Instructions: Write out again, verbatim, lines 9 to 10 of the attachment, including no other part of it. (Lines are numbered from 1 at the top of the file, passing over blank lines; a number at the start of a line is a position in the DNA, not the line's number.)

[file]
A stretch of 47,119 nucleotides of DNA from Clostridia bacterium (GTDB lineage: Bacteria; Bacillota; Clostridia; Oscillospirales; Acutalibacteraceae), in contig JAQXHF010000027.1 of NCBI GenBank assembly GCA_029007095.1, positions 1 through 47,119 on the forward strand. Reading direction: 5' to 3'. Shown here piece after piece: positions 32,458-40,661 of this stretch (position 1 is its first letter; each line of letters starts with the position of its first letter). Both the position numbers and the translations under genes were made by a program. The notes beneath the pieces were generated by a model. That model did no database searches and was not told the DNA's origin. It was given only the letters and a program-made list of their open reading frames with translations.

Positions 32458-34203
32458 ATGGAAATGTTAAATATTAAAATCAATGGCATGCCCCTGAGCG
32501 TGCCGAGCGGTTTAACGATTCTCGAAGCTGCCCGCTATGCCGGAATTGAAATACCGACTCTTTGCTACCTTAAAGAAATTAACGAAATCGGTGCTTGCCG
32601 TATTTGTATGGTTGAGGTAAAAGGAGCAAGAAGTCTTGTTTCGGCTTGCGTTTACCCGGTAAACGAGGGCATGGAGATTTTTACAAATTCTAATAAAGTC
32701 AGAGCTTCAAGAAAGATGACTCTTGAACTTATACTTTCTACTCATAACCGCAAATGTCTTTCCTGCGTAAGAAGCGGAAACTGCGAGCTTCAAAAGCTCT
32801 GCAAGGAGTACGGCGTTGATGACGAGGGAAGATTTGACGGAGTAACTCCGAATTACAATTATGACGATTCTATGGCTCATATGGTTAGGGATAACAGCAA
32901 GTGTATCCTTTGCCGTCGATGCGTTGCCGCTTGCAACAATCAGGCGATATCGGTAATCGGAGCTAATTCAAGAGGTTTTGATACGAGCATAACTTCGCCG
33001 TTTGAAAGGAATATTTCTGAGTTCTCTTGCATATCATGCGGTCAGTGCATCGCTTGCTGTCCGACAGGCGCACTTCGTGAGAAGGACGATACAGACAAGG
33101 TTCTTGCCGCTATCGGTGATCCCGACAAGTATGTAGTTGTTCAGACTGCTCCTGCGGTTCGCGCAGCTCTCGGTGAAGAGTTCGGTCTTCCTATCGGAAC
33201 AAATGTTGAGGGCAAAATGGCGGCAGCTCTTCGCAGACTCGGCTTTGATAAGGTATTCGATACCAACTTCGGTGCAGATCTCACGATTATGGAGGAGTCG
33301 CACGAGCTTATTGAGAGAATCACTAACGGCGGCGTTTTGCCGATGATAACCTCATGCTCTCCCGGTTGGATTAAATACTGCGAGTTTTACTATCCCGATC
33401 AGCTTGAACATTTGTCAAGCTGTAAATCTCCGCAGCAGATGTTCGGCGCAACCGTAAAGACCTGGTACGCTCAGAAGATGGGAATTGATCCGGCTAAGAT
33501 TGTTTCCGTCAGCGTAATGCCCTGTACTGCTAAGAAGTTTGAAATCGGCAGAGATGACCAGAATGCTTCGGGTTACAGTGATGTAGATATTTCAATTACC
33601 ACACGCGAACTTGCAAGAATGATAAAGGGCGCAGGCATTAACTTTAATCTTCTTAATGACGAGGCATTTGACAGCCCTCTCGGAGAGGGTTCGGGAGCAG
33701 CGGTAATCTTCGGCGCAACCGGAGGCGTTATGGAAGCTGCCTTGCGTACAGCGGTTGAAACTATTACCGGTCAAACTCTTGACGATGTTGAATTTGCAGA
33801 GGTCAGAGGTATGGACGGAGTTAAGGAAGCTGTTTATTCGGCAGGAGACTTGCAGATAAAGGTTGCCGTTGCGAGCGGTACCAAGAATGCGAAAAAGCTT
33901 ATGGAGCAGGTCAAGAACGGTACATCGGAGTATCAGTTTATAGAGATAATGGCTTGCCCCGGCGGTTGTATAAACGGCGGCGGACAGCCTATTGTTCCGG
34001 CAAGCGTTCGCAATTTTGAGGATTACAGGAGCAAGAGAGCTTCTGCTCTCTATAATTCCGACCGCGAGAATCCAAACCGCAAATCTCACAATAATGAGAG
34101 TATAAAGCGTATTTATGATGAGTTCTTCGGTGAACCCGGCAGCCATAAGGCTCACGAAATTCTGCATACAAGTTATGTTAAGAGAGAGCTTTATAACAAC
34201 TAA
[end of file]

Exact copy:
33001 TTTGAAAGGAATATTTCTGAGTTCTCTTGCATATCATGCGGTCAGTGCATCGCTTGCTGTCCGACAGGCGCACTTCGTGAGAAGGACGATACAGACAAGG
33101 TTCTTGCCGCTATCGGTGATCCCGACAAGTATGTAGTTGTTCAGACTGCTCCTGCGGTTCGCGCAGCTCTCGGTGAAGAGTTCGGTCTTCCTATCGGAAC